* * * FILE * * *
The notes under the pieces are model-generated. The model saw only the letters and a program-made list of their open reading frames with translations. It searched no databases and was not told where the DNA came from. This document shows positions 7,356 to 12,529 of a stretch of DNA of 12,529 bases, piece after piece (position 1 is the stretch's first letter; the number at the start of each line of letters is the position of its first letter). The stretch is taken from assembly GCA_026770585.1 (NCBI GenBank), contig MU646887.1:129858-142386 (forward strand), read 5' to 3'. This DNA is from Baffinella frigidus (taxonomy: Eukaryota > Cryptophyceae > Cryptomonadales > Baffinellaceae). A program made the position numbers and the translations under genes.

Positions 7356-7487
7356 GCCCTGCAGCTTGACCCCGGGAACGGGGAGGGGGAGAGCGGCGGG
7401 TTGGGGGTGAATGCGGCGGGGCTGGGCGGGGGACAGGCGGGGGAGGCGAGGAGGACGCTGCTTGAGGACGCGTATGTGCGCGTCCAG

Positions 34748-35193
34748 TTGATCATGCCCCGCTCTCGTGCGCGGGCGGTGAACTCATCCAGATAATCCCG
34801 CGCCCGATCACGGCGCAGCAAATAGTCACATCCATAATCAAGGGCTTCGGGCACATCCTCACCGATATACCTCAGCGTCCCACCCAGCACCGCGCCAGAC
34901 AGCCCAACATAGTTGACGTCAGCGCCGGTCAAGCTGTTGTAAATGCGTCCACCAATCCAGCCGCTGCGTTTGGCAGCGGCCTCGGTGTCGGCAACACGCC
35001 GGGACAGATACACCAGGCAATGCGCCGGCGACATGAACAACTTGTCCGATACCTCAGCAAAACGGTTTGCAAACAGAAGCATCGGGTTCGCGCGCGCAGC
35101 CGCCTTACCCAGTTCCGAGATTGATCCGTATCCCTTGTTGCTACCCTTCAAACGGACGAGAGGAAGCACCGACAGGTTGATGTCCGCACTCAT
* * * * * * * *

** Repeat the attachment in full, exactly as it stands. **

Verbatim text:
The notes under the pieces are model-generated. The model saw only the letters and a program-made list of their open reading frames with translations. It searched no databases and was not told where the DNA came from. This document shows positions 7,356 to 12,529 of a stretch of DNA of 12,529 bases, piece after piece (position 1 is the stretch's first letter; the number at the start of each line of letters is the position of its first letter). The stretch is taken from assembly GCA_026770585.1 (NCBI GenBank), contig MU646887.1:129858-142386 (forward strand), read 5' to 3'. This DNA is from Baffinella frigidus (taxonomy: Eukaryota > Cryptophyceae > Cryptomonadales > Baffinellaceae). A program made the position numbers and the translations under genes.

Positions 7356-7487
7356 GCCCTGCAGCTTGACCCCGGGAACGGGGAGGGGGAGAGCGGCGGG
7401 TTGGGGGTGAATGCGGCGGGGCTGGGCGGGGGACAGGCGGGGGAGGCGAGGAGGACGCTGCTTGAGGACGCGTATGTGCGCGTCCAG

Positions 34748-35193
34748 TTGATCATGCCCCGCTCTCGTGCGCGGGCGGTGAACTCATCCAGATAATCCCG
34801 CGCCCGATCACGGCGCAGCAAATAGTCACATCCATAATCAAGGGCTTCGGGCACATCCTCACCGATATACCTCAGCGTCCCACCCAGCACCGCGCCAGAC
34901 AGCCCAACATAGTTGACGTCAGCGCCGGTCAAGCTGTTGTAAATGCGTCCACCAATCCAGCCGCTGCGTTTGGCAGCGGCCTCGGTGTCGGCAACACGCC
35001 GGGACAGATACACCAGGCAATGCGCCGGCGACATGAACAACTTGTCCGATACCTCAGCAAAACGGTTTGCAAACAGAAGCATCGGGTTCGCGCGCGCAGC
35101 CGCCTTACCCAGTTCCGAGATTGATCCGTATCCCTTGTTGCTACCCTTCAAACGGACGAGAGGAAGCACCGACAGGTTGATGTCCGCACTCAT